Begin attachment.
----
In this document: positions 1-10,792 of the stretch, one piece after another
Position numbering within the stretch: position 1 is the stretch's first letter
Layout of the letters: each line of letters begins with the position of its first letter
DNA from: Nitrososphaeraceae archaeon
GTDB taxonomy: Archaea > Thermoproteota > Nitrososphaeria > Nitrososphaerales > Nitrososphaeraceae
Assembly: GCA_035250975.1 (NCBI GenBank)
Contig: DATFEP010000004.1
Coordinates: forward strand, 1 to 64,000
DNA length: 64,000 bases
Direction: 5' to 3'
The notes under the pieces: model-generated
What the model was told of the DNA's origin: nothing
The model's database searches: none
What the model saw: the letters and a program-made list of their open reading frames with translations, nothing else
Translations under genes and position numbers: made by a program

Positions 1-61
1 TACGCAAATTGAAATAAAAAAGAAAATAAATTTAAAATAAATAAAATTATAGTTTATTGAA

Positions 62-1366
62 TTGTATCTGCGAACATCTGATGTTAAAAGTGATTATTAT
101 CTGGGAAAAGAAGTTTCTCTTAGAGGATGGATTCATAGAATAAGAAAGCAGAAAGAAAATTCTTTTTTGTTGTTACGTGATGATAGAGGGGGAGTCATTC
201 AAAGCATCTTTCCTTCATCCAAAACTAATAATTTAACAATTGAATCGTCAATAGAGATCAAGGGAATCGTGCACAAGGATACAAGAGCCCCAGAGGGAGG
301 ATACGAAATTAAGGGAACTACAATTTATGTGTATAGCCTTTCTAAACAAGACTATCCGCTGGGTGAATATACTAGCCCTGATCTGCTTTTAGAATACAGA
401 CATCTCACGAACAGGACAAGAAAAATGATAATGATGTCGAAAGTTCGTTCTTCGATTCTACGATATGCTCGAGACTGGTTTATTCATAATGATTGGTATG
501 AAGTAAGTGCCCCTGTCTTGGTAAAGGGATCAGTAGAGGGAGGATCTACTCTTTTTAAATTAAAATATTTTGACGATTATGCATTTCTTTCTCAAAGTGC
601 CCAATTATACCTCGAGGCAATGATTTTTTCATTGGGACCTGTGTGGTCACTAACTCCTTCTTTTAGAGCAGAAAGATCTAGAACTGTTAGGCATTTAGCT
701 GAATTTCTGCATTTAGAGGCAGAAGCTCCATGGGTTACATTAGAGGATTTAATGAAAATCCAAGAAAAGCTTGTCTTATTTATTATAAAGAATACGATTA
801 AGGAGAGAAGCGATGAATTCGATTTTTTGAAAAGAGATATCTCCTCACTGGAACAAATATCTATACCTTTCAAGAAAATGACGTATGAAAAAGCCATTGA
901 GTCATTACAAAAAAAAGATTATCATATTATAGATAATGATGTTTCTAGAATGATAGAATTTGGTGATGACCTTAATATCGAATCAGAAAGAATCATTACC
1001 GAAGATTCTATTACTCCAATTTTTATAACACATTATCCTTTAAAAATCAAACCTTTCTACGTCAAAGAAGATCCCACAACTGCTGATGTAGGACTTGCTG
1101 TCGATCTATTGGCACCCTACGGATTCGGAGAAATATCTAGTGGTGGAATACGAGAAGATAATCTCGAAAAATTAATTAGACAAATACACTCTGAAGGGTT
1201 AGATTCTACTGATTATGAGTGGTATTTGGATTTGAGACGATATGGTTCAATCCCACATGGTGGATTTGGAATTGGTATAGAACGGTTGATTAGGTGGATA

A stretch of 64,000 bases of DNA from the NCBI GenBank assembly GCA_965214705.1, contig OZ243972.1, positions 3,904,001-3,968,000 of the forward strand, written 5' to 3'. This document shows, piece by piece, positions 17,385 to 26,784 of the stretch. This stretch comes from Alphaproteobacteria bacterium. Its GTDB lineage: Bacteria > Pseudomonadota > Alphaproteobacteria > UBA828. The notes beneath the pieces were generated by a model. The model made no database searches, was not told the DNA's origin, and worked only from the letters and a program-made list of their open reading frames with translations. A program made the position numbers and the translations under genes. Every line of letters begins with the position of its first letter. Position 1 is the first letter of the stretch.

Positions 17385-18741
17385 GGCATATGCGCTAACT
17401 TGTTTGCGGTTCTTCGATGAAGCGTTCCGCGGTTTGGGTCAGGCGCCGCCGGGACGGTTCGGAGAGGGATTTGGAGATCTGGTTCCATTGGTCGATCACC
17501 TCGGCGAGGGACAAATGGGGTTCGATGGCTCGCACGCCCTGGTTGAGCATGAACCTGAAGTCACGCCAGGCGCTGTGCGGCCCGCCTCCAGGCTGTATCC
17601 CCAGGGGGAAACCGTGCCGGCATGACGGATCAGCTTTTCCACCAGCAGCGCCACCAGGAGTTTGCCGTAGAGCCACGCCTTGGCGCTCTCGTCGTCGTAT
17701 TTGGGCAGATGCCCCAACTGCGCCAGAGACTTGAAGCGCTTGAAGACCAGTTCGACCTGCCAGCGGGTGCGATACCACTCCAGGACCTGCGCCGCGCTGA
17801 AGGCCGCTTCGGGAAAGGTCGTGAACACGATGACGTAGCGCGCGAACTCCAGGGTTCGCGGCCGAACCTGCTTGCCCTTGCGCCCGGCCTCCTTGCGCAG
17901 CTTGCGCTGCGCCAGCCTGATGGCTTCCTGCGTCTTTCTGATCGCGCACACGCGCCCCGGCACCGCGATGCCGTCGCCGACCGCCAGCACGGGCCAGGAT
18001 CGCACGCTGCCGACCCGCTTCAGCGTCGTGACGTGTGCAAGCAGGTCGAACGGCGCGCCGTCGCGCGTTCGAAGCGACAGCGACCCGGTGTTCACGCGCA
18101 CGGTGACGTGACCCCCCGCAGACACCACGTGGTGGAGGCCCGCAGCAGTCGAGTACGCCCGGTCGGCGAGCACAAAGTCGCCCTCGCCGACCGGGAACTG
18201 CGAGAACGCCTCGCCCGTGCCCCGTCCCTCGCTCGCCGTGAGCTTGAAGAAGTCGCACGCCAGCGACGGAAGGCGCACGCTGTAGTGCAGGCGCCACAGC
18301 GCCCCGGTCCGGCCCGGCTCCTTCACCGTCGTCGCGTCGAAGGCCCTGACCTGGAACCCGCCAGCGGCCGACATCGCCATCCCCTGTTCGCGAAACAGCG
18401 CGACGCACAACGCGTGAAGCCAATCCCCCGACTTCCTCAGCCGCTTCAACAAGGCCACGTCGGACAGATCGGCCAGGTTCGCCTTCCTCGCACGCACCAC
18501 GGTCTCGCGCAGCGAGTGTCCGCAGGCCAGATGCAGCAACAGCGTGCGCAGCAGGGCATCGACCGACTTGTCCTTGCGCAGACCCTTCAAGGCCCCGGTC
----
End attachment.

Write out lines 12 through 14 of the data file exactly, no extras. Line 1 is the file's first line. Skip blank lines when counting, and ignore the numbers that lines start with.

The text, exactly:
What the model was told of the DNA's origin: nothing
The model's database searches: none
What the model saw: the letters and a program-made list of their open reading frames with translations, nothing else